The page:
The following guidelines from the American Society for the Prevention of Cruelty to Animals will help you protect your companion animals when the mercury dips:
1. Keep your cat inside. Outdoors, felines can freeze, become lost or be stolen, injured or killed.
2. During the winter, outdoor cats sometimes sleep under the hoods of cars. To prevent injury or death, bang loudly on the car hood before starting the engine to give any area outdoor cats a chance to escape.
3. Never let your dog off the leash on snow or ice, especially during a snowstorm. Dogs can lose their scent and easily become lost.
4. Thoroughly wipe off your dog's legs and stomach when he comes in out of the sleet, snow or ice to protect him from ingesting salt, antifreeze or other dangerous chemicals.
5. Never shave your dog down to the skin in winter, as a longer coat will provide more warmth.
6. Never leave your dog or cat alone in a car during cold weather.
7. Puppies do not tolerate the cold as well as adult dogs, and may be difficult to housebreak during the winter. If your puppy appears to be sensitive to the weather, you may opt to paper-train him inside. If your dog is sensitive to the cold due to age, illness or breed type, take him outdoors only to relieve himself.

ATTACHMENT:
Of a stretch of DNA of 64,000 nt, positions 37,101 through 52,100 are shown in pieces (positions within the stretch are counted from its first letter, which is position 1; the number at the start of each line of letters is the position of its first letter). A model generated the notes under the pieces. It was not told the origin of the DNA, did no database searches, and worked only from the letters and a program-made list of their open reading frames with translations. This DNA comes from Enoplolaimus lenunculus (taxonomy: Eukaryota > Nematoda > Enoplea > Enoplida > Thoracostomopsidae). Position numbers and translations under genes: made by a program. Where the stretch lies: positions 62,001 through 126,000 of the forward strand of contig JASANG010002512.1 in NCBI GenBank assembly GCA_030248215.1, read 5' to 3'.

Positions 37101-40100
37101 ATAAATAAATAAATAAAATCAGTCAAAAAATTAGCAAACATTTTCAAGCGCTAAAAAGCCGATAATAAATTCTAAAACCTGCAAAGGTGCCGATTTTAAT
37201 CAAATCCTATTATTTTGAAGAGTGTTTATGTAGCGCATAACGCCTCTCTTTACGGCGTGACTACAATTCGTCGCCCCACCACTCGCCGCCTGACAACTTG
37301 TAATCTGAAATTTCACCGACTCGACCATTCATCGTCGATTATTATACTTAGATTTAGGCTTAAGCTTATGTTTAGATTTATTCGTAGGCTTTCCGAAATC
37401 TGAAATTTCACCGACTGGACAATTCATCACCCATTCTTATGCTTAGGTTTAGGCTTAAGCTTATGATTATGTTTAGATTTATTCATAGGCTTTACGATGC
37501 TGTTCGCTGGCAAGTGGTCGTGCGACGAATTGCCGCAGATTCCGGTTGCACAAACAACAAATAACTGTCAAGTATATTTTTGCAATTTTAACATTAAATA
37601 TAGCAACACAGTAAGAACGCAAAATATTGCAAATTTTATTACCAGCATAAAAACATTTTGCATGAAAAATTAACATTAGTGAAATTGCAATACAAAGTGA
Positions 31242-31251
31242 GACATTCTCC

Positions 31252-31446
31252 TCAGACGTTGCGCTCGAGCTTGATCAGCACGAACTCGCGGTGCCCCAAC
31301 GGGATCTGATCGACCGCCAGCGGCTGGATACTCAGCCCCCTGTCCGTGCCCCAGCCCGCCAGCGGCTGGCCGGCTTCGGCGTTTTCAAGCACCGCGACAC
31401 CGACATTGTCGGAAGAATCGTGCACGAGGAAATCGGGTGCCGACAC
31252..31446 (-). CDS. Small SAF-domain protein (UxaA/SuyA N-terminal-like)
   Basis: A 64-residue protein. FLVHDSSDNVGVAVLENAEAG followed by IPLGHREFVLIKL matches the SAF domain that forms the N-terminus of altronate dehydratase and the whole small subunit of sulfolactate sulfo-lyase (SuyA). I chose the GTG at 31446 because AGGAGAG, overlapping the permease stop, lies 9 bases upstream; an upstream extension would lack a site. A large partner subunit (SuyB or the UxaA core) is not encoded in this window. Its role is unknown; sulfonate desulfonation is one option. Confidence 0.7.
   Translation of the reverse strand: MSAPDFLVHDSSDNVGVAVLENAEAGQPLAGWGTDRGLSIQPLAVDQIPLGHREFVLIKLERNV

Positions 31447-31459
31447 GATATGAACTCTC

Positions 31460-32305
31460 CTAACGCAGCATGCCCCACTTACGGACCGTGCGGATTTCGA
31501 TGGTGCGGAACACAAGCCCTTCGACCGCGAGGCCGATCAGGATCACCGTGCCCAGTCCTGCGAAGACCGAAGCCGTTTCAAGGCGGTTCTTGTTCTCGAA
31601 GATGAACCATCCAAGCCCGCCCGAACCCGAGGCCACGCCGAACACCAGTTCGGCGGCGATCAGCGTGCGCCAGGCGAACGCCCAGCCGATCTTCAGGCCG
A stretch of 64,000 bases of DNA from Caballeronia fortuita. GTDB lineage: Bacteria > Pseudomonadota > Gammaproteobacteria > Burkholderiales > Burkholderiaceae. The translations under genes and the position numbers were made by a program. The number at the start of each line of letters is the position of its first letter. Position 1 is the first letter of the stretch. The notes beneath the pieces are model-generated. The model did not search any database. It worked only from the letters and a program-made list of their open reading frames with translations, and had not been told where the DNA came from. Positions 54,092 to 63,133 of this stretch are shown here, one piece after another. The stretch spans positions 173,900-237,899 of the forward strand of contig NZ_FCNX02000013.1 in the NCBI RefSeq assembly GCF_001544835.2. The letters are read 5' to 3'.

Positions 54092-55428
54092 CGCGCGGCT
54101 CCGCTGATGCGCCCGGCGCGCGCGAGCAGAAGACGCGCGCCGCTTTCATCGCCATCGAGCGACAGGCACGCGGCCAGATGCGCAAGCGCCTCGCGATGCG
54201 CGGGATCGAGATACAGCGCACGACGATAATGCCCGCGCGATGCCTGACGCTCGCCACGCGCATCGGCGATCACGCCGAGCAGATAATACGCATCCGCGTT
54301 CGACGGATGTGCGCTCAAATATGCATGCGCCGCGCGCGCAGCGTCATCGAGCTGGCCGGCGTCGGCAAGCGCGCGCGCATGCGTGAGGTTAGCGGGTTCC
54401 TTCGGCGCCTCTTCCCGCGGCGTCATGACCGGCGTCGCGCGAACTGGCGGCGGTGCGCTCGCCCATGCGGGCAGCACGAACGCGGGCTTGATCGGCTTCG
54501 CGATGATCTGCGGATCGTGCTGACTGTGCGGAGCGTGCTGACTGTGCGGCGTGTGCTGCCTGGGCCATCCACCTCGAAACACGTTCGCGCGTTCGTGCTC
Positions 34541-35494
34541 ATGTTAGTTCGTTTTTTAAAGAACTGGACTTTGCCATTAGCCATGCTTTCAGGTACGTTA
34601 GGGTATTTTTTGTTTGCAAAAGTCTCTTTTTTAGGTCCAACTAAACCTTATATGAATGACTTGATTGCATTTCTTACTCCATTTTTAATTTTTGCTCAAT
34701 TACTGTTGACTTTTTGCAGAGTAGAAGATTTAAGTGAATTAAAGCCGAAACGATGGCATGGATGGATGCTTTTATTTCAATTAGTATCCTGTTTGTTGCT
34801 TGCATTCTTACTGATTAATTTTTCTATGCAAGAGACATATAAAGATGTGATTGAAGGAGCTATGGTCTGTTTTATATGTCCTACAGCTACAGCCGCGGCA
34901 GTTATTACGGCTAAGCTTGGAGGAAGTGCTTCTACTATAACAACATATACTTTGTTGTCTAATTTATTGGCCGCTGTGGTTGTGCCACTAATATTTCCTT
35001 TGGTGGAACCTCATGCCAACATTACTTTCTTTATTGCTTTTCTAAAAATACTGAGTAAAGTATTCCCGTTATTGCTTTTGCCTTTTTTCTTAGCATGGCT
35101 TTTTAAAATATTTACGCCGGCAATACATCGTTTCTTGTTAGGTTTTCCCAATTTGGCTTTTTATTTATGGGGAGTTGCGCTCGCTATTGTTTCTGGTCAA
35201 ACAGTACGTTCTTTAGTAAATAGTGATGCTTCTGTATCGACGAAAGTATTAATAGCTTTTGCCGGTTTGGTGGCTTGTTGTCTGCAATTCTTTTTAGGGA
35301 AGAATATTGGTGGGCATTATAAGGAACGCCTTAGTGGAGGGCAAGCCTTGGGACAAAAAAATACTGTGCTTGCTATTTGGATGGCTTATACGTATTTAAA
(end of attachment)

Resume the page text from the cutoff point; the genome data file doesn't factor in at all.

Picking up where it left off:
8. If your dog spends a lot of time engaged in outdoor activities, increase his supply of food, particularly protein, to keep him, and his fur, in tip-top shape.
9. Like coolant, antifreeze is a lethal poison for dogs and cats. Be sure to thoroughly clean up any spills from your vehicle, and consider using products that contain propylene glycol rather than ethylene glycol.
10. Make sure your companion animal has a warm place to sleep, off the floor and away from all drafts. A cozy dog or cat bed with a warm blanket or pillow is perfect.